Mixed manifesto

Belle Magazine AustraliaJune/July 2020

Mixed manifesto
SJB architect Adam Haddow’s bag is to keep the human need for intimacy and connection top of mind as he breaks new ground in the design of multi-use developments.

IN THESE DAYS of sheltering-in-place, architect Adam Haddow has it pretty good. During our phone interview he is in the bath on his rooftop garden (it is a Saturday) in Sydney’s inner-city suburb of Redfern. His Cleveland Street rooftop apartment is something of a built manifesto, proving that an urban living space can be set in a lush garden and he is making the most of it.

Growing up in rural Victoria, his plumber father built their family house. “I don’t think it is still quite finished,” says Adam, principal director of architects SJB. An early influence was atypical. The American architect responsible for the original master planning of Canberra, Walter Burley Griffin, also designed Newman College at the University of Melbourne where Adam studied architecture. “Jeffrey Turnbull, a world-renowned expert [on Griffin], was head of our first year and so we learnt about [his] philosophy around space, materials and community,” explains Adam.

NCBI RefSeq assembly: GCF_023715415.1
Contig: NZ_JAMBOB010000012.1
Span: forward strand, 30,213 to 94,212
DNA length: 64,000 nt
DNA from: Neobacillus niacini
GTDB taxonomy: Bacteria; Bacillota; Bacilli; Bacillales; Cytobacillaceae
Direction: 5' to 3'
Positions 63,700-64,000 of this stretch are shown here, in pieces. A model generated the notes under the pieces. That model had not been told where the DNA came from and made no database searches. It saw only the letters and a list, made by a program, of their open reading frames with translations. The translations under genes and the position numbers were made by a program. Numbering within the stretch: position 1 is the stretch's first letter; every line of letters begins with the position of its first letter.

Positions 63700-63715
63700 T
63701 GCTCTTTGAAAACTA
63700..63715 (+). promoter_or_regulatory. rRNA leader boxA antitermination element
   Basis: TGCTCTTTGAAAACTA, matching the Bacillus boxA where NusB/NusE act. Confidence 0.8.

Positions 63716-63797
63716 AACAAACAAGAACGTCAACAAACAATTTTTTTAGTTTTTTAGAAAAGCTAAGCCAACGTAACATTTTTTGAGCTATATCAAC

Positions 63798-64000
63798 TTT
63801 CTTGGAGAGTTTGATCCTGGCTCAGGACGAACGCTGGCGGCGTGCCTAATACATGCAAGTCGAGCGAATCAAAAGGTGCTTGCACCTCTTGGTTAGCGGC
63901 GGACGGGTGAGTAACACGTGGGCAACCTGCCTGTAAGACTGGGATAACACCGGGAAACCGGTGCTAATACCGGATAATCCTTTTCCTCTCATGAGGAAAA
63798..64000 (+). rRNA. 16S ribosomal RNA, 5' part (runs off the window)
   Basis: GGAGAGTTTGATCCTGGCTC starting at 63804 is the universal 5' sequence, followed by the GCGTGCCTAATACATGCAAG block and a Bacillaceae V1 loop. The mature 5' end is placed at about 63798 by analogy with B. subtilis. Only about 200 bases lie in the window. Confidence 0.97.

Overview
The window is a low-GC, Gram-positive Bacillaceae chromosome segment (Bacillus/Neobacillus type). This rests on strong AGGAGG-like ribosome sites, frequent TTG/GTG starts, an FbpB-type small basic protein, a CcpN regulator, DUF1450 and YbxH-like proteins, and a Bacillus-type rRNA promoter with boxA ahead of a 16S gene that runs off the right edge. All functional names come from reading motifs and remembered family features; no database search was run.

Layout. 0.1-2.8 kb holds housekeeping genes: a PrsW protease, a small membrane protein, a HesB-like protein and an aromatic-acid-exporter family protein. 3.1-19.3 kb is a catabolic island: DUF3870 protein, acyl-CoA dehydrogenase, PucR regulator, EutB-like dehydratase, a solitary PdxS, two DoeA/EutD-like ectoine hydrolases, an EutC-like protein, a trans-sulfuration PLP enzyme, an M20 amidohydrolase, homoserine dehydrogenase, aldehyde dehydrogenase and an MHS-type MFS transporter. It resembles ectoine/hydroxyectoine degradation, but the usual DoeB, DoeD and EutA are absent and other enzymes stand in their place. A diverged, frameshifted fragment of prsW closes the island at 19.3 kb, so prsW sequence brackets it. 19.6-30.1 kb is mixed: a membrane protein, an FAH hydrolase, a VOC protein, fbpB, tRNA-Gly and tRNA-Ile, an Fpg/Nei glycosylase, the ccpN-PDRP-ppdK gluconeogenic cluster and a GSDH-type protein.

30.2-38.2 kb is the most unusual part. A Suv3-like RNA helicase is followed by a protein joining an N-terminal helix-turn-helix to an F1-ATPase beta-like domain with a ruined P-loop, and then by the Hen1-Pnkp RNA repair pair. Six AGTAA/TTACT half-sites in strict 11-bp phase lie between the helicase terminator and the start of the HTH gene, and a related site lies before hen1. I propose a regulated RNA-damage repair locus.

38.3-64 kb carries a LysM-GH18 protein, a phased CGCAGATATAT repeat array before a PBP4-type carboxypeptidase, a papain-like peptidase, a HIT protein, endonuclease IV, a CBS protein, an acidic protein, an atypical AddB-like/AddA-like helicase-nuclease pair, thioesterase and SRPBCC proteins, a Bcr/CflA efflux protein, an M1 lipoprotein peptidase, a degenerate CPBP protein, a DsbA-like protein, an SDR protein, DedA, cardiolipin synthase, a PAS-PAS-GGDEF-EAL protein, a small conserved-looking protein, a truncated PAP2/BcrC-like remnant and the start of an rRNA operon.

Managing to secure a graduate architect position at SJB Melbourne during a recession was an achievement (the rate was 50 cents an hour) that he built on with an early success in winning a competition for the redevelopment of the former St Margaret’s Hospital site in Surry Hills, Sydney. This residential apartment development completely reinvented the genre, not only architecturally but also in terms of how it was marketed. “As a project, it pulled a group of people together who were able to think differently and shift the dial,” says the architect.

While a job in London was in the offing, Sydney had captured his heart and an offer some years later to become a partner at SJB in 2002 cemented his stay. “I had the caveat that I wanted to have six months off in the first five years to travel as I had previously missed out on that opportunity,” he says.


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June/July 2020